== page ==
Nutritional Modification

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It is clear that diet contributes in substantial ways to the development of age-related diseases and that modification of the diet can contribute to their prevention and thus help to improve the quality of life in old age. Macronutrient intake levels can play a significant part in the progression of age-related diseases and affect the quality of life. For example, the total and proportional intakes of polyunsatu-rated fatty acids and saturated fatty acids in the Western diet may have an effect on the incidence of atherosclerosis and cardiovascular diseases.

Our dietary requirements also change as we age and if such changes are not properly addressed this could lead to suboptimal nutritional status. This challenge is compounded by a decrease in the body's ability to monitor food and nutrient intakes. Dietary intake and requirements are complex issues, intertwined with many health and life style issues. However, most research points towards the need for

Biomolecule damaging agents e.g., free radicals

Defense mechanisms that aim to prevent or repair biomolecule damage

e.g., antioxidants

Biomolecule damage may still occur

Nucleic acids





Membrane peroxidation and

structure (mutation)

protein structure

destruction leads to

gene expression

biological activity

rigidity of cell membranes,

transcription and translation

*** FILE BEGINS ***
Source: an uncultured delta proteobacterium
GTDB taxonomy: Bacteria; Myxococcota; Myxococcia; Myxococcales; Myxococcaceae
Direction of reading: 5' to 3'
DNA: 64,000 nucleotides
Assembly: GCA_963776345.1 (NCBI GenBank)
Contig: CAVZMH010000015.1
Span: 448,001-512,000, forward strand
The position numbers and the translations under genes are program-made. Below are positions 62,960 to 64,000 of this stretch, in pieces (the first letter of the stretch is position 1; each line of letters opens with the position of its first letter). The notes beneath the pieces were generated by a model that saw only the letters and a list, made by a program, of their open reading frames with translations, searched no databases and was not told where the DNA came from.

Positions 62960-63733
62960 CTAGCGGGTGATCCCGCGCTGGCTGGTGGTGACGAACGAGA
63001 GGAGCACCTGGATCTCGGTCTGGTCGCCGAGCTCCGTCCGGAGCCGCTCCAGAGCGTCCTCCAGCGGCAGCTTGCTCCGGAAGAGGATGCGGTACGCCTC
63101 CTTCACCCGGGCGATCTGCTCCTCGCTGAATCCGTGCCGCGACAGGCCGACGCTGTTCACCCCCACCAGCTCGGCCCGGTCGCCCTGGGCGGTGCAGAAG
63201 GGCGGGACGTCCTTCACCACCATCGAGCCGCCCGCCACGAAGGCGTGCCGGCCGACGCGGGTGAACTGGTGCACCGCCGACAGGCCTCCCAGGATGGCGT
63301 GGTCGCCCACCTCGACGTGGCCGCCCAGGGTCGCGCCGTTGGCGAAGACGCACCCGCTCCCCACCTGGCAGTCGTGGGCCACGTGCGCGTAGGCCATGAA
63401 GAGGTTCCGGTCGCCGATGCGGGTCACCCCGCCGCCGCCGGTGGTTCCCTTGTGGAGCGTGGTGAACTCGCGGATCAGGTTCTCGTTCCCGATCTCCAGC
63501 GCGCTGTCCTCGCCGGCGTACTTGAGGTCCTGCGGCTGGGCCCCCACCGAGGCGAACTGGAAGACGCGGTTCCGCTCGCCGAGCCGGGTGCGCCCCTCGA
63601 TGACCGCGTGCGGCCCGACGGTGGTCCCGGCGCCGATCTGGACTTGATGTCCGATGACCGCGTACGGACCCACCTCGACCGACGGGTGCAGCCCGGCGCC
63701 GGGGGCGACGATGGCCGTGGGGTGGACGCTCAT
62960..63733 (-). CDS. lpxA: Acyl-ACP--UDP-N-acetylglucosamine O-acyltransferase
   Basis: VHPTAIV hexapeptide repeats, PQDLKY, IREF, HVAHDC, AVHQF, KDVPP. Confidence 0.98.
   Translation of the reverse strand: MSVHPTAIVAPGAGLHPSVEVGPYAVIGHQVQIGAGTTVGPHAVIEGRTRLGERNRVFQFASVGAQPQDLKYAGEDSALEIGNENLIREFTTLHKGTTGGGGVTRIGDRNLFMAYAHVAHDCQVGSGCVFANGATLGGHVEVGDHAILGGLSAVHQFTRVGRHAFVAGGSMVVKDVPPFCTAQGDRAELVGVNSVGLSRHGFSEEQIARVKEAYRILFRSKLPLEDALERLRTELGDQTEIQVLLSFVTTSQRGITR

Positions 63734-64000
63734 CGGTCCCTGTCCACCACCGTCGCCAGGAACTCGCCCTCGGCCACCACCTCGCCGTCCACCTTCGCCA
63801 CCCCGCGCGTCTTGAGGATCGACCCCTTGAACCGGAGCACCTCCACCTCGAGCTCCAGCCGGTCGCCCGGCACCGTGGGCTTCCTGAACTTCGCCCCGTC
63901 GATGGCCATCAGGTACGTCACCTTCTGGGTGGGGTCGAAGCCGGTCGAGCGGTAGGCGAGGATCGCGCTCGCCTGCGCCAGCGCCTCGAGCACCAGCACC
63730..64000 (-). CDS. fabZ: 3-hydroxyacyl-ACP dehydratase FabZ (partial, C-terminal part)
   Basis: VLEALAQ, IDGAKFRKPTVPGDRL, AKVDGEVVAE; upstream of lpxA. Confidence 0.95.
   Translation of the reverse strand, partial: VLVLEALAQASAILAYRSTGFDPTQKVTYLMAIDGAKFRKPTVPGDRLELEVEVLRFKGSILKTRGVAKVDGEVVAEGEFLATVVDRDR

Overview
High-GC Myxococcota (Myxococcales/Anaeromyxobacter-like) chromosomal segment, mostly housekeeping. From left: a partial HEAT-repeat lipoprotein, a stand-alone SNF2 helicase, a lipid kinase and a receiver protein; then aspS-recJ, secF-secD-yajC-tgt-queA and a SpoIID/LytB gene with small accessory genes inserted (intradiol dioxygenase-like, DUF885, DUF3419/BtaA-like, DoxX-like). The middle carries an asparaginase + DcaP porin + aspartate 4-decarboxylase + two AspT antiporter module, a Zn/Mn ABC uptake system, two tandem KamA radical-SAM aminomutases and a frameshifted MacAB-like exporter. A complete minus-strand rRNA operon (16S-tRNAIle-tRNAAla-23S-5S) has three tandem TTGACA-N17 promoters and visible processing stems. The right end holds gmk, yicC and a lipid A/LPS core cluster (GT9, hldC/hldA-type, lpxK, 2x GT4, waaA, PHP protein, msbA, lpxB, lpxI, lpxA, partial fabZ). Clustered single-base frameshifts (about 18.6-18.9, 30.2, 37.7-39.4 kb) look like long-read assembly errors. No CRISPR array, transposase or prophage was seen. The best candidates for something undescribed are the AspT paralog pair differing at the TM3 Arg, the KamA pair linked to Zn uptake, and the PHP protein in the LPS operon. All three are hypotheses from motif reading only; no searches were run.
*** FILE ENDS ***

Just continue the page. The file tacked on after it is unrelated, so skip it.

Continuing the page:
Protein aggregation

loss of selective permeability,

Activation of proteolytic enzymes

and loss of membrane integrity.

Protein aggregation

Aggregation with proteins,

DNA - protein cross-links

pigments, and metal ions to

form lipofuscin

Biomolecule damage

Biomolecule damage

Cell with altered biological function - aging cell by chance by chance

Cancer cell

Cell death

Decline in tissue and organ functions

Deveiopment of age-reiated disorders

Cancer cell

Normai ceii


Figure 2 Biomolecule damage and the aging process. (Reproduced with permission from Barnett YA (1994) Nutrition and the aging process. British Journal of Biomedical Sciences 51: 278-287.)

a varied diet as we age, with an increased emphasis on micronutrient intake levels.

An exemplary diet for healthy aging can be found in the traditional diet of Okinawa, Japan. Okina-wans are the longest-living population in the world according to the World Health Organization, with low disability rates and the lowest frequencies of coronary heart disease, stroke, and cancer in the world. This has been attributed to healthy life style factors such as regular physical activity, minimal tobacco use, and developed social support networks as antistress mechanisms, all of which are underpinned by a varied diet low in salt and fat (with monosaturates as the principal fat) and high levels of micronutrient and antioxidant consumption.